Action group vows to save acute services at Daisy Hill

August 17, 2015

A newly formed action group has pledged to help unite the community around a future campaign to oppose what it describes as “an unprecedented onslaught upon our acute medical services.”

The Daisy Hill Action Group, which was founded at a recent meeting in the Sean Holywood Arts Centre in Newry, has now published its strategy which details its four main aims of a campaign for a new hospital build, reclaiming services, more transparency in governance of health and solidarity with other communities to prevent budget cuts.

Speaking to The Examiner about the action group, newly elected chairperson, local historian and public service worker, Francis Gallagher said,

“There is a wisdom behind letting the public know our strategy in detail because it sends out the message that we have put some thought into this and hopefully people’s confidence will be enhanced knowing that we can win this battle to save acute services at Daisy Hill.”

“Before Christmas it was the stroke unit at Daisy Hill that came under the shadow of centralization, now we are hearing the A & E unit may have reduced hours – so we can rest assured other acute services will come under the axe of centralization,” added the group chairperson.

The Daisy Hill Action Group’s initial strategy (which it stresses is open for wider discussion from the public) is to change the decision to centralise the Daisy Hill Stroke Unit to Craigavon and to prevent any reduction to the A&E and other services at Daisy Hill.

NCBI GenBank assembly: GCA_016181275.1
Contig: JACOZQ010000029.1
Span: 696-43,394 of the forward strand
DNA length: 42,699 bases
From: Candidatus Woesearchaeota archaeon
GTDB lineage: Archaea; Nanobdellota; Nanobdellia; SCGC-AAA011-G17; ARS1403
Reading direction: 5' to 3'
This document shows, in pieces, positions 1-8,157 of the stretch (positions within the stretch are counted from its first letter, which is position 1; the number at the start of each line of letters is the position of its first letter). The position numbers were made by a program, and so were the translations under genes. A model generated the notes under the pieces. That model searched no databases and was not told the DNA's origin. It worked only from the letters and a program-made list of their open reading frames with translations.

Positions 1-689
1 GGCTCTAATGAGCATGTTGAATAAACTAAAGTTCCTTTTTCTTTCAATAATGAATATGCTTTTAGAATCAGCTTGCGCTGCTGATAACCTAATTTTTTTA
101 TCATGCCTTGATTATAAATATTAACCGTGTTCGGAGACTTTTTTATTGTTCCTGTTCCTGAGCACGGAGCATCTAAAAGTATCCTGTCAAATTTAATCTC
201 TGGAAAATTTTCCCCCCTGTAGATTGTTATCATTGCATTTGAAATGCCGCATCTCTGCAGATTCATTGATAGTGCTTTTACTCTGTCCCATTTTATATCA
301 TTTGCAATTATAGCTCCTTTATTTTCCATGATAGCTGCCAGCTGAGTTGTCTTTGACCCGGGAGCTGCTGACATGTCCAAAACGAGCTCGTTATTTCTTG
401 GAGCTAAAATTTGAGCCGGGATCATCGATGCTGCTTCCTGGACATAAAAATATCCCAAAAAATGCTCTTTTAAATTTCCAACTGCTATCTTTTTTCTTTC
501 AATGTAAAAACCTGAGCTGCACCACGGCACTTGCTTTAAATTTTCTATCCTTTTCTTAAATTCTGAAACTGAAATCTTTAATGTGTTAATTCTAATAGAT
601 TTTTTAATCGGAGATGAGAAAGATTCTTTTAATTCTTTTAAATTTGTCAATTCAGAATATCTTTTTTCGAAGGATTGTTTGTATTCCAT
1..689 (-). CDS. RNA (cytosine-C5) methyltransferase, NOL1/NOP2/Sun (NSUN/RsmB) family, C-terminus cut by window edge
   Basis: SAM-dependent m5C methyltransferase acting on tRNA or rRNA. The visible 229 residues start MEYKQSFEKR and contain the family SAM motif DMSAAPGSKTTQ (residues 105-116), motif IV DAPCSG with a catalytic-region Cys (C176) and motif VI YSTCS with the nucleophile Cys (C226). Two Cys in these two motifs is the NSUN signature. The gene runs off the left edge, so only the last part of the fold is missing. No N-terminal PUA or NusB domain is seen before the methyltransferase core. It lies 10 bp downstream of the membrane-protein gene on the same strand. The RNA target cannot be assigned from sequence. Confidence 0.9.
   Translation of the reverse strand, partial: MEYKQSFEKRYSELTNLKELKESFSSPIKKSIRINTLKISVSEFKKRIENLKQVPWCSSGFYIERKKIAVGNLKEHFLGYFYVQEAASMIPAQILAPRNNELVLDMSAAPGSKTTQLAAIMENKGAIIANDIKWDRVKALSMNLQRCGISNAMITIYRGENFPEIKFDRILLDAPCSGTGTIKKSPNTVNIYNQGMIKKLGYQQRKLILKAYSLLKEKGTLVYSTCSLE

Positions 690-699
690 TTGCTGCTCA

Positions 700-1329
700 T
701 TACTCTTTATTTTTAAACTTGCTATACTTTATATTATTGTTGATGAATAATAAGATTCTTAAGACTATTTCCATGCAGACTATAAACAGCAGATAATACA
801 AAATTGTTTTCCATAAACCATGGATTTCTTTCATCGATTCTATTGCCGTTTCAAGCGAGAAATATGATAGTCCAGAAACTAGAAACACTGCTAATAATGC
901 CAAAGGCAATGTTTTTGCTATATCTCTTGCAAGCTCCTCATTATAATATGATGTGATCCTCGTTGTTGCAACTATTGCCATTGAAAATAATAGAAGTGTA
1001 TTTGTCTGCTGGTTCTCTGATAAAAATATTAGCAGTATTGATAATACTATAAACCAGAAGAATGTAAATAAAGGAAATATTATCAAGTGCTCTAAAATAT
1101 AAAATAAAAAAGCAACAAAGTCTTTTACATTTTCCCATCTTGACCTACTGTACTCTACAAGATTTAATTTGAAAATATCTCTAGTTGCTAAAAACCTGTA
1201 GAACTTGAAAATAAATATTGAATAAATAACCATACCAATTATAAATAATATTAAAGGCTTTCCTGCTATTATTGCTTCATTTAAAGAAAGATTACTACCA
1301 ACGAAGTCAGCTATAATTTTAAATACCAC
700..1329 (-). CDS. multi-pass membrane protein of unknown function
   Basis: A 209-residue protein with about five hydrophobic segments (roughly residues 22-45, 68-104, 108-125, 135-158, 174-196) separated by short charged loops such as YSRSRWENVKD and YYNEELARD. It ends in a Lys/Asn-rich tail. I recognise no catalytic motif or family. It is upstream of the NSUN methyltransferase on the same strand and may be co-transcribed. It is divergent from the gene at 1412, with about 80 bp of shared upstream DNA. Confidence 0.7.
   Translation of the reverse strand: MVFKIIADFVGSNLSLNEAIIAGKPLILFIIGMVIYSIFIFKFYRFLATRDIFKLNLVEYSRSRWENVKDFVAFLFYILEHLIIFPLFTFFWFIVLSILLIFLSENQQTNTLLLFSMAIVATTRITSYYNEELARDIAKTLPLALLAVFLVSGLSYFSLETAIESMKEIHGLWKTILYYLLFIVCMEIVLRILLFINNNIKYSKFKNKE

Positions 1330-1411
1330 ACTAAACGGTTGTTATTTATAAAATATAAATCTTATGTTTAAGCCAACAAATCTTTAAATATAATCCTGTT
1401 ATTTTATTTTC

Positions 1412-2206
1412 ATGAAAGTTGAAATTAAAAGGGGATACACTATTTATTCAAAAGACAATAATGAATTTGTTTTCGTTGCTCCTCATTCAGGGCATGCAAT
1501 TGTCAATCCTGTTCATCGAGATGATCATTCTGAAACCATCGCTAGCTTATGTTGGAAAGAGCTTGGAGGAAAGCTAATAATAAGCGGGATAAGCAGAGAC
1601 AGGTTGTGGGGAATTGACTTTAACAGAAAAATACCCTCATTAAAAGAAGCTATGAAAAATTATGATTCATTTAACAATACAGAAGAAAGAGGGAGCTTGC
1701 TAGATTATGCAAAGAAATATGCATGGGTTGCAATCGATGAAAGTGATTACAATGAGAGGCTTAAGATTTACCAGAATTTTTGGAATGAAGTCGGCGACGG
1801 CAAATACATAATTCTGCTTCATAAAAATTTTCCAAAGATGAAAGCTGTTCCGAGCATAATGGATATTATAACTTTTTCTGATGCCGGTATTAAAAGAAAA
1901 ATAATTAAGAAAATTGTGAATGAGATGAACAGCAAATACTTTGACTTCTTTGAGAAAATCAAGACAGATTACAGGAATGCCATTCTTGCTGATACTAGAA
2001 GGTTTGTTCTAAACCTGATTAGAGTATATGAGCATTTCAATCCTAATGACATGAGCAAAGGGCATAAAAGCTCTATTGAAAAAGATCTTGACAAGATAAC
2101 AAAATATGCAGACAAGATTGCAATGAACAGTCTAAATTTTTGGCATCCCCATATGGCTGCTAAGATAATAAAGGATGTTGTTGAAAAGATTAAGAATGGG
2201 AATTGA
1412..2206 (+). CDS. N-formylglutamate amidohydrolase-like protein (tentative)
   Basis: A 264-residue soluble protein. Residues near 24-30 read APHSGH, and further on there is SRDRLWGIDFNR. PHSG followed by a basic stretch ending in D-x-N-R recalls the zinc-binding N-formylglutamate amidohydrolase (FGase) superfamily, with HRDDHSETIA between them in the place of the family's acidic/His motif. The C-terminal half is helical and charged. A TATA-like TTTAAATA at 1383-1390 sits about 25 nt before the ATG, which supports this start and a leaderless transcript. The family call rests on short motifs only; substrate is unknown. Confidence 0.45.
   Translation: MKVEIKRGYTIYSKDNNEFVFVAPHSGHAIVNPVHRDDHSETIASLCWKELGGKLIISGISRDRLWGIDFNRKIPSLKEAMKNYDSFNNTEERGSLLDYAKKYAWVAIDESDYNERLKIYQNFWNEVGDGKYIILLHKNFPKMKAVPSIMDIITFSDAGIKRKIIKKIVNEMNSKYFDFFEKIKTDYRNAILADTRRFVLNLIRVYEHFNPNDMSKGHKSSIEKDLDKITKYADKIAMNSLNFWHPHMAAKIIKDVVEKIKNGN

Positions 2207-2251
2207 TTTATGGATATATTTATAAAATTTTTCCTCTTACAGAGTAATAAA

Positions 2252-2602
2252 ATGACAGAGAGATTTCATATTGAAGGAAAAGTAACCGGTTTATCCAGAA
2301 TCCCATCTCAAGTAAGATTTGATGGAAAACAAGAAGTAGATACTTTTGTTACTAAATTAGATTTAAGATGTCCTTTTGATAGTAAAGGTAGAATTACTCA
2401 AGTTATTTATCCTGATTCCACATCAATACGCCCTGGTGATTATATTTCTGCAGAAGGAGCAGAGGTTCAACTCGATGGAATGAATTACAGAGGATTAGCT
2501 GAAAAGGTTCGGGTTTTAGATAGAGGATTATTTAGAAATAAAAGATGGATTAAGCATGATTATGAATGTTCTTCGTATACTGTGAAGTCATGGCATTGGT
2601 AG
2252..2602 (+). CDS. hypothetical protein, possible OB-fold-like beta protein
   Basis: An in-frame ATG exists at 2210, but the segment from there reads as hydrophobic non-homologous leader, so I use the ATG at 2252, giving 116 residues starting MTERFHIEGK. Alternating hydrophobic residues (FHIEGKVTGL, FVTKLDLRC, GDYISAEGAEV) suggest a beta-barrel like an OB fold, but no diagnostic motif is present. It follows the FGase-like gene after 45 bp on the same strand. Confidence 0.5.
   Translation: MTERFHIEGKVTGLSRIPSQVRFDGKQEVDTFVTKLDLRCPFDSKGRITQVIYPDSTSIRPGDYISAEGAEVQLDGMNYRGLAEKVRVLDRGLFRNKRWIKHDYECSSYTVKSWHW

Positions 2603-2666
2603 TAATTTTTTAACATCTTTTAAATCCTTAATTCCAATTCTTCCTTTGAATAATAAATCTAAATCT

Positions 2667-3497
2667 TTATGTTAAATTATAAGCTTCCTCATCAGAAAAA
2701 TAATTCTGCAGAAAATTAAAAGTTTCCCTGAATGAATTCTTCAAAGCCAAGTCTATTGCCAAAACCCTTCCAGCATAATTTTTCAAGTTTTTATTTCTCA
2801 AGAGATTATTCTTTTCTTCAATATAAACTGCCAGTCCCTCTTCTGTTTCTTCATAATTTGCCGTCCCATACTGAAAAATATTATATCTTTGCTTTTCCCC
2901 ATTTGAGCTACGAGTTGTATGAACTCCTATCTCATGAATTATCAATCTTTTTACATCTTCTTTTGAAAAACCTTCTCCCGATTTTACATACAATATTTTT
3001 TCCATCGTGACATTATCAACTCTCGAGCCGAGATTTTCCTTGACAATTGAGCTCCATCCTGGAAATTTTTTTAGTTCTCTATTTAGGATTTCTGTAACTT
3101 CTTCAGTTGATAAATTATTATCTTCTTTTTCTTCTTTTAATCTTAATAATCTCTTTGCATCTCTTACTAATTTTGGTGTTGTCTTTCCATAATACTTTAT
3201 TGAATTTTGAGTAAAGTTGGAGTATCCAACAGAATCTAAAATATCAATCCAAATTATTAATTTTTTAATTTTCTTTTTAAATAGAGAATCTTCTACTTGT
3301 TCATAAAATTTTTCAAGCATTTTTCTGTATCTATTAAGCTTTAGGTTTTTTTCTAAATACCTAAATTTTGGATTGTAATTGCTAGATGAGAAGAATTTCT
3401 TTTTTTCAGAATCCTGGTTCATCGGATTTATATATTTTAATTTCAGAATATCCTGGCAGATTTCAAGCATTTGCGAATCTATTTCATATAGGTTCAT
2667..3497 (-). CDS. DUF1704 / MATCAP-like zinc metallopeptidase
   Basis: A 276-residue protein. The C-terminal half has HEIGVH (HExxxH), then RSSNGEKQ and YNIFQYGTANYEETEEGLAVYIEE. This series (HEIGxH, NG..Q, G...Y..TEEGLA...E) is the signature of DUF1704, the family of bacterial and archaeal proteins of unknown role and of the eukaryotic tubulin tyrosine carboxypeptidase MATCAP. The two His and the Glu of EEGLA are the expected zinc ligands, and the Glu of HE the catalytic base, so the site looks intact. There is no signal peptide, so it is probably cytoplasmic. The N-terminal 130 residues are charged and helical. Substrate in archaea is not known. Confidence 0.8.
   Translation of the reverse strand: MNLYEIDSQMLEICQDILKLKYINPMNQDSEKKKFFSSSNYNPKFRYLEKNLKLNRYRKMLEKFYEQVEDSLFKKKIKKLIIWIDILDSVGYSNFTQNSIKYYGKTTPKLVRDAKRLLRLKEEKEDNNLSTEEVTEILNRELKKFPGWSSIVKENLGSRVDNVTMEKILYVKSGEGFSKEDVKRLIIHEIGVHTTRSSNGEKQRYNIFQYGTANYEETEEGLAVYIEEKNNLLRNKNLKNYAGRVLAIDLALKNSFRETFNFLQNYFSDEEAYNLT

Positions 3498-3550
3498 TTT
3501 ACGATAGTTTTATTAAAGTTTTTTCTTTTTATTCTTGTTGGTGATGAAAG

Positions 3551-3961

The ambitious long term vision of the action group is to have a new enhanced full acute hospital established at Newry to incorporate a new contemporary building on a green field site. The group envision the new hospital providing services to people from the whole border region.

According to Mr Gallagher,

“We will win the moral argument by showing the ethical and clinical flaws in the Department of Health’s policy of centralising acute medical services when super specialist treatment is not required.”

The action group intends to carry out a non party political, broad community campaign to achieve its vision and says it will “take ownership of the moral high ground by obtaining clinical/professional support to counteract arguments used by the Department of Health to centralise acute services where this is not clinically required.”

Another rally to rival the Stroke Services rally which took place in March will be organised in the coming months and the group also intends to raise funds to finance a business/clinical case for the retention of current acute services at Daisy Hill and for the establishment of a new acute hospital at Newry.

The group will have an implementation committee that will include a wide spectrum of professional expertise from a legal, medical, health economics, accountancy and disciplines.

The hospital campaigners say they will endeavour to meet with the Minister of Health and with the First and Deputy First Minister as soon as possible to discuss their aims and that they will continually widen out participation in the Daisy Hill Action group through public meetings so it will include  anyone who wants to contribute in a positive way.